American Access to Wild Salmon on the Line as Risky Mining Project in Bristol Bay Advances through Federal Permitting

Businesses including Whole Foods, PCC Community Markets, Seattle Restaurant Alliance, Coastal Transportation, Patagonia, Orvis, Leader Creek Fisheries and more than 200 others urge U.S. Army Corps of Engineers to reject proposed Pebble Mine

Seattle, WA: Business leaders from Seattle and beyond released a letter today calling on the U.S. Army Corps of Engineers to suspend its federal permitting process for the controversial Pebble Mine project and to protect Bristol Bay’s salmon fishery - the largest and most valuable in the world. The letter states: 

“Given the ecological sensitivity of the Bristol Bay watershed, it deserves the most rigorous, science-based environmental impact assessment possible. Anything less jeopardizes the economic stability of our industries and bottom lines… The [National Environmental Policy Act] process was created to ensure transparency and protection of the American public, especially in places like Bristol Bay that provide irreplaceable public goods and benefits. The undersigned businesses ask that the Army Corps restart its review of the Pebble Partnership’s permit application and hold this project to the highest bar.”  

Far Bank Enterprises, whose subsidiaries operate under the brand names Sage, Redington, RIO Products, and Fly Water Travel, have long been advocates for protecting Bristol Bay.   “Our brands and the fly fishing industry at large have been involved in the efforts to protect Bristol Bay from the Pebble Mine for well over a decade. It’s one of the major conservation battles for recreational fishing, and the Bristol Bay fishery supports not only lodges and outfitters in Alaska but also manufacturers, retailers, and travel agencies across the nation. Until we see Bristol Bay protected, we will not relent. The process must be science-based, rigorous, and transparent. That doesn’t appear to be the case and we join Businesses for Bristol Bay in calling on the Army Corps to suspend its review of Pebble’s application until full and accurate details of the project are available,said Tag Kleiner VP of Marketing for Far Bank Enterprises.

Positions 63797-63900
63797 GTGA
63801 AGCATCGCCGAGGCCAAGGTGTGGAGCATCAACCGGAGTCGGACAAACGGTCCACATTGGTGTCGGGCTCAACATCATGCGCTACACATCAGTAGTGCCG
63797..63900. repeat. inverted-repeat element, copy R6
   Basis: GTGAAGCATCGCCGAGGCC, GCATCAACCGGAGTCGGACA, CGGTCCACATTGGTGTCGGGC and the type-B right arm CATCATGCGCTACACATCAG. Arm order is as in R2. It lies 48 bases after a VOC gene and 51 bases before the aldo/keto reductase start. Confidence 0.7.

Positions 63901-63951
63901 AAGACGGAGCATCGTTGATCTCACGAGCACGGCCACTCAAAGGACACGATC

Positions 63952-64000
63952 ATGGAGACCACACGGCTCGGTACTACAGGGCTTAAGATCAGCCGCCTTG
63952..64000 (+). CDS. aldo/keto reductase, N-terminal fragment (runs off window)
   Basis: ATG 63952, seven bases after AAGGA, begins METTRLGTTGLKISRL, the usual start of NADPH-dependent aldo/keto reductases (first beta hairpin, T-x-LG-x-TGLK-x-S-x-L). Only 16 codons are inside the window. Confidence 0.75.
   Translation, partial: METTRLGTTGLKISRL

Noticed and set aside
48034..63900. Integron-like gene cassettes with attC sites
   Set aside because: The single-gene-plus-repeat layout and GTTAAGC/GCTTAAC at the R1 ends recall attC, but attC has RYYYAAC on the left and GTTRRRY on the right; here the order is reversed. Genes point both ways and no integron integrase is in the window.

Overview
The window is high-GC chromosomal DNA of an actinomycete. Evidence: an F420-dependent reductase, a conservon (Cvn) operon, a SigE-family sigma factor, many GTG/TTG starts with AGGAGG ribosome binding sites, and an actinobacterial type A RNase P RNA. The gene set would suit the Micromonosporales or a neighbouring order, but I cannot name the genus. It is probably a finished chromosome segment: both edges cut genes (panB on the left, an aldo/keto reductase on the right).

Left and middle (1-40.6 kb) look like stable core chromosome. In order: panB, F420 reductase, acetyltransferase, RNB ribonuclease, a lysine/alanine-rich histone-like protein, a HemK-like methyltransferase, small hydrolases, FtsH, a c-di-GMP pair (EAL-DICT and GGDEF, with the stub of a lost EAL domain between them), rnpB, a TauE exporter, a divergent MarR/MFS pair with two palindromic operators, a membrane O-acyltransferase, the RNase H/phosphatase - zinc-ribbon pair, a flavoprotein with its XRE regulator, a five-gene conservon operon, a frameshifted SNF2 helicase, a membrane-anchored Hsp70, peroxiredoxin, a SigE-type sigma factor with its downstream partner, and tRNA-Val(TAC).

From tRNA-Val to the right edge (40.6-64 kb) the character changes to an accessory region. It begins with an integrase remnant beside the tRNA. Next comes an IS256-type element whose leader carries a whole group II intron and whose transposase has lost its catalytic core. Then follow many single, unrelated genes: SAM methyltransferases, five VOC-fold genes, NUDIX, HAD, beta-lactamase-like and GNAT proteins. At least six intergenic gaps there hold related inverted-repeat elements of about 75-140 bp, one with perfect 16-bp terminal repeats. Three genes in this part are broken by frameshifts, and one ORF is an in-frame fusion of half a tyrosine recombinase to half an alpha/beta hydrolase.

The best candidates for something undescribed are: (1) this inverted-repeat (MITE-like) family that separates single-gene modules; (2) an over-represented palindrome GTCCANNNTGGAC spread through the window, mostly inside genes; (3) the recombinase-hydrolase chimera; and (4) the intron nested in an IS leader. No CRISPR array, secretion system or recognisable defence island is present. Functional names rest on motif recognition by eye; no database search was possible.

Unlike issues that tend to wedge salmon harvesters apart, protecting Bristol Bay has unified a unique coalition of Tribal, commercial fish and sport fish advocates. For perhaps the first time in history these cross sections of salmon and society have come together to stop this irresponsible project from gaining any more momentum and to protect Bristol Bay once and for all.  

“While there is so much at stake in this relative to business and industry, as an indigenous person from Bristol Bay I want to be sure that residents of the Pacific Northwest and our leaders  understand that safeguarding our salmon is about more than just short-term jobs or environmental preservation; it is about equity for our people who have been sustained physically and spiritually by this incredible resource of wild salmon since time immemorial,” said Bristol Bay leader Everette Anderson.  

“Wild salmon is what brings people to Seattle. Wild salmon is what brings people through our restaurant doors. If the Pebble Mine gets approved in Bristol Bay, then we’ll lose our single largest source of wild salmon. That’s why I’ve been fighting to save Bristol Bay’s salmon fishery for years, and I’m not about to stop. This fishery is too important for our country and we need our federal government to do its job and protect it,” said Seattle Chef Tom Douglas. 

"PCC is proud to stand alongside hundreds of other businesses around the country in calling for the protection of Bristol Bay’s salmon fishery from the proposed Pebble Mine.  We have been involved in the fight to save Bristol Bay for nearly a decade and we will continue to stand with Bristol Bay’s fishermen, Native communities, and businesses for as long as it takes to get Bristol Bay the protection it deserves,” said Brenna Davis, VP of Social and Environmental Responsibility for PCC Community Markets.   

“Bristol Bay will continue to be a thriving fishery and source of renewable fishing jobs if the salmon have access to healthy habitat and clean, free-flowing water.   If you look at the history of salmon habitat destruction, it is usually not one cause, but typically a death by 1,000 cuts.  With the Pebble Mine, the first cut for Bristol Bay salmon would be with a machete”said Bristol Bay fisherman Nick Lee.

“In addition to the thousands of jobs and businesses supported by the Bristol Bay sockeye salmon fisheries, protecting this crucial salmon habitat means preserving one of the last remaining and certainly the most significant stronghold of sustainably caught wild salmon left on the planet.  As a Seattle chef and restaurateur, I don’t want to imagine a world in which wild salmon is not available for me to cook and serve to my guests.  If we do not stop the Pebble Mine now, then that could one day become our reality. We need our members of Congress to step up once again and reiterate to the Trump Administration that we cannot afford to risk harming the delicate ecology of the Bristol Bay region with hard rock mining and we must ensure that it gets the utmost protection.  The future of wild salmon and the worldwide seafood supply depends on it,”  said Kevin Davis, Executive Chef and Owner of Blueacre Seafood and Steelhead Diner.

 

 

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